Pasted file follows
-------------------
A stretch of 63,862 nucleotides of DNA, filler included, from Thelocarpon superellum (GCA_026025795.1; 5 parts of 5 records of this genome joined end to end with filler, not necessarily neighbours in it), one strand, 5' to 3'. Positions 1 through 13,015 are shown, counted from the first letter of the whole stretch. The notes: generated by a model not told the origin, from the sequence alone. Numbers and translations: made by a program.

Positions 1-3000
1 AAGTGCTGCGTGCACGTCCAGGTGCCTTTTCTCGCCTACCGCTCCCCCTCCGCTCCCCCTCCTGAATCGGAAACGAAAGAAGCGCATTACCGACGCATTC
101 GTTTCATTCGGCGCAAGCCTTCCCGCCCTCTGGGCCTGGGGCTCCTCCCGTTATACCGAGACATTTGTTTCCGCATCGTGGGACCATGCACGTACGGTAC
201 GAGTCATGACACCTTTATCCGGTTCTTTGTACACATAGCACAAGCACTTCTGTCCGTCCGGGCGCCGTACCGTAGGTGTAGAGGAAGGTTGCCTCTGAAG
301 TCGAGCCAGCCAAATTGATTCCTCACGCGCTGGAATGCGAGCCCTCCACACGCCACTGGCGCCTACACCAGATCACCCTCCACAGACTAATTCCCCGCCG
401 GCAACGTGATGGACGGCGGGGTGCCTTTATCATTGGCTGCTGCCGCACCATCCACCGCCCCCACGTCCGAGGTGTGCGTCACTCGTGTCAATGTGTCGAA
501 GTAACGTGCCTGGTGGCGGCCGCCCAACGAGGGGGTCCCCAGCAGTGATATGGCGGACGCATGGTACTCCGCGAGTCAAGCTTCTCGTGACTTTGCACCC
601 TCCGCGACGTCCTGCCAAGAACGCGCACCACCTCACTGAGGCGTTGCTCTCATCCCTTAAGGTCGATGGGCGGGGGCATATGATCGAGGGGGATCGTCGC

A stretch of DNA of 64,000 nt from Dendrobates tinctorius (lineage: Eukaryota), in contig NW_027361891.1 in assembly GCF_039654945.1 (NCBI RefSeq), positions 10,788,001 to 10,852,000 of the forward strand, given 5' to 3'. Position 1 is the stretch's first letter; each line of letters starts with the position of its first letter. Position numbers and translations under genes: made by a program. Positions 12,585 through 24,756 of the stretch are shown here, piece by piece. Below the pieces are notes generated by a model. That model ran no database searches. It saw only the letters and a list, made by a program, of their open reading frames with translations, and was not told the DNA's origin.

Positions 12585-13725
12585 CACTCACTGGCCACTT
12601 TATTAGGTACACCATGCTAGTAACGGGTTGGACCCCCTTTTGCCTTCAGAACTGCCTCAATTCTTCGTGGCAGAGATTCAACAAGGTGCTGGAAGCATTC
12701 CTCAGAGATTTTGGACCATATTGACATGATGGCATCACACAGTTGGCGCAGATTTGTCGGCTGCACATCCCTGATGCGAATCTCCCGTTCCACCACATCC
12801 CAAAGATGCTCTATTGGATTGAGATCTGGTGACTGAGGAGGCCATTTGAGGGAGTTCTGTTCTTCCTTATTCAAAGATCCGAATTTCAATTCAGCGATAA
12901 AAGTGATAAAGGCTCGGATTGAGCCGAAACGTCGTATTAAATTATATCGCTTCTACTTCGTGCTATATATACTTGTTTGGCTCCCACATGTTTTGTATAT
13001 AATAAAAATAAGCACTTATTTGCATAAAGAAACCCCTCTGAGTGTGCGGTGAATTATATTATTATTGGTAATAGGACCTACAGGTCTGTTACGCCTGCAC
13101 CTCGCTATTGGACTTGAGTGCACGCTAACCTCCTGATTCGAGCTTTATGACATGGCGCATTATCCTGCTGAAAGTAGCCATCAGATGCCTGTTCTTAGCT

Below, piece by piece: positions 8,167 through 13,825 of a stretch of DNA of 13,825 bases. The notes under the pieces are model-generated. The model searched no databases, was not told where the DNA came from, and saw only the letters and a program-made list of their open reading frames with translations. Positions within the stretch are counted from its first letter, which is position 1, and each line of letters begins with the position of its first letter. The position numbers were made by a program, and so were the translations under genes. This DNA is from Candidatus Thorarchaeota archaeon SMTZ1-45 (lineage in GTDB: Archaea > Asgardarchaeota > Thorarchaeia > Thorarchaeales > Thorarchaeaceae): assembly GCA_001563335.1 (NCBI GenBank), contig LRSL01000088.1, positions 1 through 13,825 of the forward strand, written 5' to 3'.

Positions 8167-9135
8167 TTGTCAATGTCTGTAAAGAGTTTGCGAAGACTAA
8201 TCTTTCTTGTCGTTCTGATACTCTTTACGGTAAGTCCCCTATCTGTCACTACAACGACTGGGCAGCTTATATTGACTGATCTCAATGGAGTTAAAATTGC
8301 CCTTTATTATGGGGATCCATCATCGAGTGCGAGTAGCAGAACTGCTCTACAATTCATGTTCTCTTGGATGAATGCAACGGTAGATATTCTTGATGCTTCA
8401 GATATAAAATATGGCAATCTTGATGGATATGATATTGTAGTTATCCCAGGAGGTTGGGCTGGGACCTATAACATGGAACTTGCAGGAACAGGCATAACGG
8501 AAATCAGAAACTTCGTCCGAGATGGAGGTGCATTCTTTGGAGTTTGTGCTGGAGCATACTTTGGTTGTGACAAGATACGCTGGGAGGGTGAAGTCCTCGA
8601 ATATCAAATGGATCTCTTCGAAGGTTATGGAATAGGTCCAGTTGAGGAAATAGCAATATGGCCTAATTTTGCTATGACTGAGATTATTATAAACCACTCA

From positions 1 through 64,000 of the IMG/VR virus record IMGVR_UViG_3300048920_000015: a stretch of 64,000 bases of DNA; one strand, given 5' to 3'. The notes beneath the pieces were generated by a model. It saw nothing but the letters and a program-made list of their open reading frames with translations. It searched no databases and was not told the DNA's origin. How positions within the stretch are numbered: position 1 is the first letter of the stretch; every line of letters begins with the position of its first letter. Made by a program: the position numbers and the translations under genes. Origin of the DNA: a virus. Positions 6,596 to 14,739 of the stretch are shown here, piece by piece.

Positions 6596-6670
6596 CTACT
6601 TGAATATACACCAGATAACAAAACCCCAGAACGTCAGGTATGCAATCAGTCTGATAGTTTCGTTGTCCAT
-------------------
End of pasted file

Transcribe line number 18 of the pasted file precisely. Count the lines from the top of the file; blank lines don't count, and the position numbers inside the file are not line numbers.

13101 CTCGCTATTGGACTTGAGTGCACGCTAACCTCCTGATTCGAGCTTTATGACATGGCGCATTATCCTGCTGAAAGTAGCCATCAGATGCCTGTTCTTAGCT